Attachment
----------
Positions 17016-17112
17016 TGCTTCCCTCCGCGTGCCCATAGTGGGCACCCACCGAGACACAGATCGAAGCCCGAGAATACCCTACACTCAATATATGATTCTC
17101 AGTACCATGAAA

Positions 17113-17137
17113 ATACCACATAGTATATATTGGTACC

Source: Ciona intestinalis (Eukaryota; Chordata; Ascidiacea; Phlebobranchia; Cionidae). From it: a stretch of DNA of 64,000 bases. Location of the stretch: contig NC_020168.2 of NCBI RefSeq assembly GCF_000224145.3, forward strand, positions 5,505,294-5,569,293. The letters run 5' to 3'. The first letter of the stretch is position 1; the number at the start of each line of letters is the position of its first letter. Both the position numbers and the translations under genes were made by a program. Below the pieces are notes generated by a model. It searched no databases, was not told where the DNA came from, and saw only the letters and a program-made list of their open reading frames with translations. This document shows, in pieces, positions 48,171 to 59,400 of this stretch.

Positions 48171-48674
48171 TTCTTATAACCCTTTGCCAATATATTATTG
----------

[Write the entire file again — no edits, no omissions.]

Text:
Positions 17016-17112
17016 TGCTTCCCTCCGCGTGCCCATAGTGGGCACCCACCGAGACACAGATCGAAGCCCGAGAATACCCTACACTCAATATATGATTCTC
17101 AGTACCATGAAA

Positions 17113-17137
17113 ATACCACATAGTATATATTGGTACC

Source: Ciona intestinalis (Eukaryota; Chordata; Ascidiacea; Phlebobranchia; Cionidae). From it: a stretch of DNA of 64,000 bases. Location of the stretch: contig NC_020168.2 of NCBI RefSeq assembly GCF_000224145.3, forward strand, positions 5,505,294-5,569,293. The letters run 5' to 3'. The first letter of the stretch is position 1; the number at the start of each line of letters is the position of its first letter. Both the position numbers and the translations under genes were made by a program. Below the pieces are notes generated by a model. It searched no databases, was not told where the DNA came from, and saw only the letters and a program-made list of their open reading frames with translations. This document shows, in pieces, positions 48,171 to 59,400 of this stretch.

Positions 48171-48674
48171 TTCTTATAACCCTTTGCCAATATATTATTG